Time for some artists to have their say on digital music opportunities, in a panel session at Midem on building sustainable music careers in the modern industry.
The panel, moderated by Jeremy Silver, comprised music manager James Barton, artists Zoe Keating and Paul Van Dyk, and Beggars Group digital boss Simon Wheeler.
Keating kicked off: she has built a fanbase on her own, rather than relying on a label. Partly because labels saw no market potential in her “layered cello music” when she started. “It’s been very serendipitous,” she said of her career strategy.
“My career has really just followed the internet. My EP came out in 2005, which was the beginning of Myspace. So I just put it all up on Myspace, and on my own website.”
After a few years, Keating was starting to “make a decent living” from selling music, and has focused on making strong connections with her fans along the way. “I want my career to last for a long time… Each connection can almost map how they got to me. A friend told a friend who told another friend… So I think that’s the way to grow.”
Over to Barton: would he ever recommend to an artist that they don’t need a manager, wondered Silver mischievously. “There’s no way you can say to her [Zoe] you need a manager, because you patently don’t… In professional services if you can add value to what someone like Zoe is doing, there may be a role for you.”
Barton said that managers do take on a lot of risk early in artists’ careers – but that in turn makes them very selective about who they work with. “Are these the sort of people who share your values and who are likely to build a sustainable career? There’s no point going into this with a short-term view.”
Wheeler was asked a similar question. “We’ve got to be able to add value to something… there’s no point being involved if we’re not going to help creating something better. We are firm believers that record labels can add value and help develop artists, which is what we’re doing.”
Van Dyk talked about his career, and how he created a team around him, and didn’t sign to one big label, but worked with individual licensing partners in different territories – “to work with people who really understood the music and liked the music”.
Meanwhile Barton pinpointed a trend over the last five or 10 years, where major labels have “cut down the numbers of staff and lost certain skillsets”, and that this means managers have to fill the gap. “Individual managers have had to develop skillsets that previously existed inside the labels”.
Keating is all of those people, of course, in terms of her career. “The internet, social media, Twitter, Facebook etc – that is my projection of myself,” she said, before adding that “I’m a nerd, I tend to try things out from a curiosity standpoint” – so she uses different social media sites not purely to promote herself, but more in a personal capacity.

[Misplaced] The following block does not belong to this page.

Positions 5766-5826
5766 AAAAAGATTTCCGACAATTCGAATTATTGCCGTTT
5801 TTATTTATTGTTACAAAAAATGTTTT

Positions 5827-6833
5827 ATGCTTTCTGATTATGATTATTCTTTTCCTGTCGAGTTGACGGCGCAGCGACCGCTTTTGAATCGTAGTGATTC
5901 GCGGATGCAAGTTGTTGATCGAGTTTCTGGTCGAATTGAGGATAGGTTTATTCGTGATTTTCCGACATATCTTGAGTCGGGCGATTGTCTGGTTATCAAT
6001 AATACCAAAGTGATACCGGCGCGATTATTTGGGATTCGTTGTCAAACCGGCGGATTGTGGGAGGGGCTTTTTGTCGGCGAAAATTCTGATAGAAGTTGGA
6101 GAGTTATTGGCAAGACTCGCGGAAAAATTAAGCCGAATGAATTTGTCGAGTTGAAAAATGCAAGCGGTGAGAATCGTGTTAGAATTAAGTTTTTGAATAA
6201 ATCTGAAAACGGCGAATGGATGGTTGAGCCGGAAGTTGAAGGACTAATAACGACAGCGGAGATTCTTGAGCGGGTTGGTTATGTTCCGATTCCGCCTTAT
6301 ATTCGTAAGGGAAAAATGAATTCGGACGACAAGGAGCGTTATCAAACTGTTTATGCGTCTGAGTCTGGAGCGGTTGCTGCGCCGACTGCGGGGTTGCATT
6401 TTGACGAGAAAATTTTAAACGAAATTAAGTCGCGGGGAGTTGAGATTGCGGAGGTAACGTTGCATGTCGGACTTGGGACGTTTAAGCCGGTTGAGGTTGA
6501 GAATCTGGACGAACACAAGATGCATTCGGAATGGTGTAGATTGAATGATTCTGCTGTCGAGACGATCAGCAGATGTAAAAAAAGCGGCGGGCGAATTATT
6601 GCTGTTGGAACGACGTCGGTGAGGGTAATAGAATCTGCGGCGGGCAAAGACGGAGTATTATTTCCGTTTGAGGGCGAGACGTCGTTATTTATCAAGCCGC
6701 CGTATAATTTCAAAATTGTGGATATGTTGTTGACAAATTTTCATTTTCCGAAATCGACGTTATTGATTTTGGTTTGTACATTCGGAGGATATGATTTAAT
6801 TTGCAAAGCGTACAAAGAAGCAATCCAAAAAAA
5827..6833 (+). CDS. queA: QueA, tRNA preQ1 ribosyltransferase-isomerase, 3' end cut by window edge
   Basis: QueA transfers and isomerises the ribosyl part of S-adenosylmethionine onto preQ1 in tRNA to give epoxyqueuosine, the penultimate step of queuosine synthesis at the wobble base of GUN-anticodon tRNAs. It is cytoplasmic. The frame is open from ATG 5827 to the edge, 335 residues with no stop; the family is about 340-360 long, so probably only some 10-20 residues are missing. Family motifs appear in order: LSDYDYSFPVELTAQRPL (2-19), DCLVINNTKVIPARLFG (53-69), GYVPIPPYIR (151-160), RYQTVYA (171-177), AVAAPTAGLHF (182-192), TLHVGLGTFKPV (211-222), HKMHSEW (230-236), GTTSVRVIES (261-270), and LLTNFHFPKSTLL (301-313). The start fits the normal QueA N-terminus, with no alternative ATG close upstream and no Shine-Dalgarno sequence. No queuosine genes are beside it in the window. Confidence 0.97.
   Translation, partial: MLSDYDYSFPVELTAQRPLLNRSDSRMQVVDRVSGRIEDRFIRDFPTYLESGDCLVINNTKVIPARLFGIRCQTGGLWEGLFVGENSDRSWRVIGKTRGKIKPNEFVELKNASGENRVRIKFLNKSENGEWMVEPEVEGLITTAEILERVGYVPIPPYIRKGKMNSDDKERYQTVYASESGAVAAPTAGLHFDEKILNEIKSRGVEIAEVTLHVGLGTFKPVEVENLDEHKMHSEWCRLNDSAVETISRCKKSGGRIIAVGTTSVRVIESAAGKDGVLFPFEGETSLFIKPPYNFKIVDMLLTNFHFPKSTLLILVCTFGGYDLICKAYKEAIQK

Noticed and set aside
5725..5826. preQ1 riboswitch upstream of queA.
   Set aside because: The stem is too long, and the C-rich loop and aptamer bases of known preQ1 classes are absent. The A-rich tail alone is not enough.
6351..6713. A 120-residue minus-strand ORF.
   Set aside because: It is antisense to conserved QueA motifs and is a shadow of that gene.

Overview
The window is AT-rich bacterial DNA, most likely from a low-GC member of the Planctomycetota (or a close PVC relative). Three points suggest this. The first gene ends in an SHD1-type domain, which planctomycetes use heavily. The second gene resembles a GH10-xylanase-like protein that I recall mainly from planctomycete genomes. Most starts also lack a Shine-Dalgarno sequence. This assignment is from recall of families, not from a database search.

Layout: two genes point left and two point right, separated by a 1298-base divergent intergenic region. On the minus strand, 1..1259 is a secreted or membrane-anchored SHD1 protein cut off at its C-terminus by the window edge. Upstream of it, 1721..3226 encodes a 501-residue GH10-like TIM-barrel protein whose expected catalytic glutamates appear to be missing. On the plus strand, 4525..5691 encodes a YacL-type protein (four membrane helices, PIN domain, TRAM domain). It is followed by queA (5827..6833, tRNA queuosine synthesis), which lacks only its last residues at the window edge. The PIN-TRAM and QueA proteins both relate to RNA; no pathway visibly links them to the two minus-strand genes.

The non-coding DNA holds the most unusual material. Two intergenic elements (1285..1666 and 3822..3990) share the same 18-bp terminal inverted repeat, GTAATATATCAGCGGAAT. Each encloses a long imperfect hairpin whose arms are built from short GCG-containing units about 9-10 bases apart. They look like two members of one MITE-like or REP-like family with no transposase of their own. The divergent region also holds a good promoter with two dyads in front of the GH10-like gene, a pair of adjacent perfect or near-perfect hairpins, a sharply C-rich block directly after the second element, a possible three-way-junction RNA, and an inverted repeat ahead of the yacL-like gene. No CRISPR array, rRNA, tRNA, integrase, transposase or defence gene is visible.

She also talked about how she used Twitter when she released an album two weeks after having a baby, and so wasn’t doing many press interviews or any gigs. Twitter provided a way to stay in touch with fans at less of a personal cost.
She admitted that she is currently spending more time organising her business life, and may need more help. But there are concerns. “I care so much about how I’m represented to the world, so it’s really a challenge to find people to work with who will be as true to what you’re doing as you are. It’s a challenge that any small business will have, not just music.”
How about Van Dyk – has he lost any of the intimacy with his fans the more popular he has become?
“My most important dialogue with my fans is when I play with them,” he said. As in playing on-stage. “All this tweeting and Facebook thing, as much as I know this is part of it, I had to learn… I’m not really interested in someone in a restaurant having a good meal…”
But he has learned to love social media – for example touring in Mexico and asking his fans there what they want to hear.
Wheeler said that for artists Beggars worked with, the most important thing is focusing on making the best music that they can, and while some artists find tweeting comfortable and natural, others “absolutely hate it”. And this is an area where labels or managers can help – acting as the intermediaries for the latter.
Can streaming music provide artists with a sustainable career, given the current debate around artist payouts from services like Spotify?
“Streaming is an increasingly important part of the mix, and it’s certainly getting to be sustainable revenue streams. But it’s still a young part of the business… Two of our top five digital partners by revenues are streaming businesses.,” he said. “Sustainable on its own? Probably not, but there’s never been only one thing that sustains an artist’s career.”
Keating said “it’s still more important sometimes to be heard, although half of my income is music sales. Streaming is just another way for me to be heard, so it’s great, but I don’t think it’s ever going to be a sustainable part of my income. It’s up to me to convince those listeners to support me, like they would support their local farm.”
We think she said ‘farm’ – it might have been ‘firm’. The point holds either way though.
“Record sales is just a revenue stream,” said Barton. “It’s an error to limit how you might succeed in the music industry when you just focus on record sales. Zoe’s a great example: just create art, and build a business around it.”
Both Keating and Van Dyk agreed that their art is really the central thing in their careers, rather than fretting constantly about business models and distribution channels.
“It’s not about the technology… it’s about people and the relationships that you have,” said Barton. “Artists making art, fans consuming it, and the only people adding value are great people in between.”